$100,000 back-pay for Adelaide workers

20 March 2015

More than 100 Adelaide workers have been back-paid over $100,000 following recent inquiries by the Fair Work Ombudsman.

Seven cleaners at a Salisbury business were reimbursed $32,000 – an average $4571 each – after being short-changed over a 12-month period.

The employees were paid flat hourly rates above the minimum, but not enough to cover penalty rates for overtime and shift work.

The Fair Work Ombudsman audited the business during a national campaign focused on the cleaning industry that recovered $763,000 for workers nationally, including $68,000 in South Australia.

In a separate case, 16 café staff at Glenelg were reimbursed a total of $18,400 after being underpaid their minimum hourly rates and weekend penalty rates.

Similarly, the underpayments occurred because the employer was unaware of the minimum wage rates applicable to the business.

Both employers co-operated with Fair Work inspectors and promptly reimbursed the employees all money owed, without the need for enforcement action.

“Unfortunately, we still see cases where employers pay flat hourly wage rates without considering whether overtime or penalty rates might apply,” says Fair Work Ombudsman Natalie James.

“It’s important for employers to ensure they are fully aware of the wage rates applicable to their business, particular where overtime, weekend or evening shifts are involved.”

Other recent recoveries in and around Adelaide include:

  • $9800 for eight fast food workers at Noarlunga underpaid their minimum hourly rates and weekend penalty rates,
  • $9500 for seven workers at a Blakeview business underpaid their afternoon shift penalty rates over a six-month period last year,
  • $8000 for 19 fast food workers at a City take-away business underpaid their minimum casual rates and weekend penalty rates,
  • $6500 for 67 workers at a Richmond business underpaid their afternoon shift and weekend penalty rates over a five-month period last year,
  • $6100 for a Melrose Park worker underpaid his annual leave and leave loading entitlements between 2007 and 2013,
  • $6000 for five employees at a Modbury fast food business underpaid their minimum hourly rates, and
  • $5700 for seven staff at a City restaurant underpaid their minimum hourly rates and penalty rates for late-night and weekend work.

Ms James says the employees were reimbursed all money owed after Fair Work inspectors contacted the employers and explained their obligations.

“We recognise that errors happen, so we have a flexible and fair approach when inadvertent mistakes occur and to employers who are willing to co-operate with us to ensure they don't occur in the future,” she said.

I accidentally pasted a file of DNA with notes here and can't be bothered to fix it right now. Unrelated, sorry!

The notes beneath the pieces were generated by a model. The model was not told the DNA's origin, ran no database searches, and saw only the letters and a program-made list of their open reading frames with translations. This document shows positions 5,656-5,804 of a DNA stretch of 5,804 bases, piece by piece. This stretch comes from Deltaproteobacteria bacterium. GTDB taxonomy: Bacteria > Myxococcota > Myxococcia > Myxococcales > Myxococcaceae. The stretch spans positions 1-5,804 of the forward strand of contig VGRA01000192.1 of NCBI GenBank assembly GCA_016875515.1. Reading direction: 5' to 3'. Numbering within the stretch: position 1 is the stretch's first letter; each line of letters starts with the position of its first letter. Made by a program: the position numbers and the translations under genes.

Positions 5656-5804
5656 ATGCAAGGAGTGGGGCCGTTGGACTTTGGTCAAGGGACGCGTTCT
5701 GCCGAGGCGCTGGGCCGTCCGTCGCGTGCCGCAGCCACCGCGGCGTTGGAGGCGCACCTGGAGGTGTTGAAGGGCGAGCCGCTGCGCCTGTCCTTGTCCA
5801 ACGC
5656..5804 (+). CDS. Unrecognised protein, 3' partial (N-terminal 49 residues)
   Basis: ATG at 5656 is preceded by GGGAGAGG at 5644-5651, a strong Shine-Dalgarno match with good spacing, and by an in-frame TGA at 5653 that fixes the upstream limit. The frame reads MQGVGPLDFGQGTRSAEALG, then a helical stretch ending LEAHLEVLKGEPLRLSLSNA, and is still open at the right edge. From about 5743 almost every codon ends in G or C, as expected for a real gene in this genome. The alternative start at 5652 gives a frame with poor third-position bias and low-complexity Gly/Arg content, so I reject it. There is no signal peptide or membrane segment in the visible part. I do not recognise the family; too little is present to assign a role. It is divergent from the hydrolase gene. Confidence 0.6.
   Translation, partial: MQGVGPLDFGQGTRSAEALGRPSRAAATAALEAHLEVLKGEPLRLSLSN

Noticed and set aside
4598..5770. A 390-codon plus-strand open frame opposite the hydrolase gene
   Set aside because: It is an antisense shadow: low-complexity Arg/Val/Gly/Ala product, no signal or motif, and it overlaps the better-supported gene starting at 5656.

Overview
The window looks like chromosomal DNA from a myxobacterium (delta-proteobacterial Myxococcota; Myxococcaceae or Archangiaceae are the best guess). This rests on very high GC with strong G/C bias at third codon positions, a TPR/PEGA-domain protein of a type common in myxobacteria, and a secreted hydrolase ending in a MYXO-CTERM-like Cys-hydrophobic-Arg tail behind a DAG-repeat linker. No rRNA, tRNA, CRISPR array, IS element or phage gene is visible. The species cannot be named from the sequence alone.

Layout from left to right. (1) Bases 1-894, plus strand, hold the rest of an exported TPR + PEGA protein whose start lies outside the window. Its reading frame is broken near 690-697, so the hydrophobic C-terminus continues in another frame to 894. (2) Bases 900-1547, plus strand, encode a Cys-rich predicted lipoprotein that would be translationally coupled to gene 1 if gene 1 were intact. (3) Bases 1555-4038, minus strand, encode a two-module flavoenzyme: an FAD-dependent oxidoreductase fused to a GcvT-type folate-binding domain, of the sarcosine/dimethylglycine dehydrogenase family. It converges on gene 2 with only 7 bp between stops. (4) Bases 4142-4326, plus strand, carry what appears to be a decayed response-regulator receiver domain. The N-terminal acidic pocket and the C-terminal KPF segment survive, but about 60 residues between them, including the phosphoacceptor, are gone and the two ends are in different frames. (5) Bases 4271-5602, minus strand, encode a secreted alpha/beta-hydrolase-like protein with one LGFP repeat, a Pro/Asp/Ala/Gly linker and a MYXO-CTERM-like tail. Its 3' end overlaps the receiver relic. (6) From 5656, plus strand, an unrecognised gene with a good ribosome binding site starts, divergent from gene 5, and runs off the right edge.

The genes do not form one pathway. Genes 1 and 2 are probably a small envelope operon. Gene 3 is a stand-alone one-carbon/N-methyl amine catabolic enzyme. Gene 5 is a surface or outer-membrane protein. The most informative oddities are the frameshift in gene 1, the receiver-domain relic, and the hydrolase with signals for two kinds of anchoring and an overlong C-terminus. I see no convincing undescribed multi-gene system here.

Fair Work inspectors also informed employers about the range of free tools available at www.fairwork.gov.au to help them comply with workplace laws.

Online resources include tools to assist employers and employees determine the correct award and minimum wages for their industry, templates for time-and-wages records and an Online Learning Centre with free interactive courses.

Ms James says the Fair Work Ombudsman is making compliance easier for businesses by continually building on the information available on its website.

“Small businesses often don’t have the benefit of in-house human resources and payroll staff, so we place a high priority on assisting them,” she said.

“Equipping people with the information they need helps to create fair and productive workplaces, as well as ensuring a level playing field for all.”

Small businesses can sign up to a regular employer newsletter from the Fair Work Ombudsman with helpful workplace tips and information.

The Fair Work Ombudsman also has a particular focus on ensuring that the workplace rights of young workers and overseas workers are respected.

“Young workers and overseas workers can be vulnerable if they aren’t aware of their workplace rights or are reluctant to complain, so we place a high priority on ensuring they receive their full entitlements,” Ms James said.

Any employee who believes their workplace rights have been compromised is encouraged to get in touch with the Fair Work Ombudsman.

The Fair Work Ombudsman supports compliant, productive and inclusive Australian workplaces.

Employers and employees seeking assistance can visit the website or call the Fair Work Infoline on 13 13 94. An interpreter service is also available on 13 14 50.

Follow Fair Work Ombudsman Natalie James on Twitter @NatJamesFWO external-icon.png, the Fair Work Ombudsman @fairwork_gov_au External link icon or find us on Facebook www.facebook.com/fairwork.gov.au External link icon.

Sign up to receive the Fair Work Ombudsman’s media releases direct to your email inbox at www.fairwork.gov.au/mediareleases.

Media inquiries:

Nicci de Ryk, Senior Media Adviser
Mobile: 0466 522 004